Reasons for haste
All of that said, there remain reasons why altruism sooner is more important than altruism later.
The human futures where the most suffering is on the line are those futures where humans develop AGI that shapes the course of our future light cone. It's possible that when the AGI is created, certain values will be locked in and maintained by goal-preservation mechanisms. If so, then shaping humanity's values would matter a lot before that locking in happens but hardly at all afterward.
In this case, there is indeed a sort of "lifetime" put on our activism: What we do only matters until AGI comes along. (If AGI doesn't ever come along, what we do doesn't matter nearly as much anyway, so we can ignore those scenarios.) If our influence on AGI is a monotonically increasing function of the amount of support we have at the point of AGI's arrival, then a year of extra haste could matter a lot, depending on when the logistic plateau happens. If it happens relatively soon (within a few decades), then likely haste won't have a huge effect on AGI. If the growth curve continues to be steep at AGI-time, then starting a year or two earlier would have been quite a bit better.
2. Burnout risks
Each of us has a risk of jumping off the altruism boat. It may seem hard to imagine now, but as people age, they become less idealistic and change their habits and preferences. For example:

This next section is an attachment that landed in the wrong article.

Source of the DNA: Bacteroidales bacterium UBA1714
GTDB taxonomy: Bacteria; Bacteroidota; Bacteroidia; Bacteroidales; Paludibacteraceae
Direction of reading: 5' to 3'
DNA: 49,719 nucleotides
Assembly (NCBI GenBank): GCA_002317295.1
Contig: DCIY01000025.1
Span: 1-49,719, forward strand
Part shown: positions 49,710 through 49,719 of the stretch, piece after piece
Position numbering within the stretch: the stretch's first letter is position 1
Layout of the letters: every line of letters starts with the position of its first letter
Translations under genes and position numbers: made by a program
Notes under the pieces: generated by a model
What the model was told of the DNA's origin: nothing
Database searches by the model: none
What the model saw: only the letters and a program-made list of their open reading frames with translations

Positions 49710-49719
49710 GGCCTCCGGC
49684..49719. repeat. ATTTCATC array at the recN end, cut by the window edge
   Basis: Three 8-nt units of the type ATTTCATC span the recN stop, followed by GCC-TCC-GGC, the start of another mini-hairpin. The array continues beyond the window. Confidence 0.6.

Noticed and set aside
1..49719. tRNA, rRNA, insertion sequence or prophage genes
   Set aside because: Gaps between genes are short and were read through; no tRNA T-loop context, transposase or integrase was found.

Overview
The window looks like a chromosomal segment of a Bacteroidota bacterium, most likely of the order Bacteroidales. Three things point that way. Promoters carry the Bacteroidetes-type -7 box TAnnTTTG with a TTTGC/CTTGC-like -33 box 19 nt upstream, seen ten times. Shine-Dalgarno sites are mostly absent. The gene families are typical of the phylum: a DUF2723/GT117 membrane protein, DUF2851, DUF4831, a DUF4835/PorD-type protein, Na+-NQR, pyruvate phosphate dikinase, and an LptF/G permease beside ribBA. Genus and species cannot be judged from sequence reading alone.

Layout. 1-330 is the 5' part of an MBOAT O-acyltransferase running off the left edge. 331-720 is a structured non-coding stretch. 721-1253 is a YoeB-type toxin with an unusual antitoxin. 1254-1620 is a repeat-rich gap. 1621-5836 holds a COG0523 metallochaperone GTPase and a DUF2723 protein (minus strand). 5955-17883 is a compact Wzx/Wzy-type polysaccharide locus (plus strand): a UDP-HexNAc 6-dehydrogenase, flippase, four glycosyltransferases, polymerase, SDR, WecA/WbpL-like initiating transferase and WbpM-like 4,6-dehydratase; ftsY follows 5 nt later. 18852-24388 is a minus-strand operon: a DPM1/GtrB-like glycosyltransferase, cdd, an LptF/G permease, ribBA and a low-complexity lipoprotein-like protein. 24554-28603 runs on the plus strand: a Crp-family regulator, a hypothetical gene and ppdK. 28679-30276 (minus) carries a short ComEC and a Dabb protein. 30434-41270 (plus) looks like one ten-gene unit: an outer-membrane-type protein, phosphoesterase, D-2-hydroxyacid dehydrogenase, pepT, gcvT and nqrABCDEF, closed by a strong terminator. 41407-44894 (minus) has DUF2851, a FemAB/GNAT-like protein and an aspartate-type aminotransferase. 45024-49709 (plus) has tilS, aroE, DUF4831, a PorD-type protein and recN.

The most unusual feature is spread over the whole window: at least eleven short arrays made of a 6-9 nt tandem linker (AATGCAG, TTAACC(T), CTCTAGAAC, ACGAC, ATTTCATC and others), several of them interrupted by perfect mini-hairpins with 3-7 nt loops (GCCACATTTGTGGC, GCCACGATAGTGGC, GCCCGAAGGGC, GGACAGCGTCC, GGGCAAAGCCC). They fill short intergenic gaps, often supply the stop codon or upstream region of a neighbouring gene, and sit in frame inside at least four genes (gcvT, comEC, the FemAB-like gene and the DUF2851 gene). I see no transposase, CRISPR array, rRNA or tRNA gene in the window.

This means you should discount your future years according to the probability that you will have become disillusioned and apathetic by that time. This consideration creates a "discount rate" of its own.A study led by Harvard University psychologists reveals that this is a systematic and fundamental perceptual mistake. People of all ages can clearly see how they changed and matured over the past decade, but both younger and older people underestimate the amount they will change over the next 10 years. They seem to suffer from the delusion that the person they’ve become is the real version. The researchers call it the “end of history illusion.”
3. Financial returns
Exponential returns in capital markets will probably continue for several decades, so to some extent, they can be a lower bound on the rate of return that you should use for future years when it comes to financial matters. For example, if you're deciding whether to do fundraising this year or next year, doing it this year is at least ~7% better in expectation -- or whatever percentage you think is appropriate for real rates of return on the stock market -- because the money will grow by next year. There may be diminishing returns to wealth, which need to be factored in.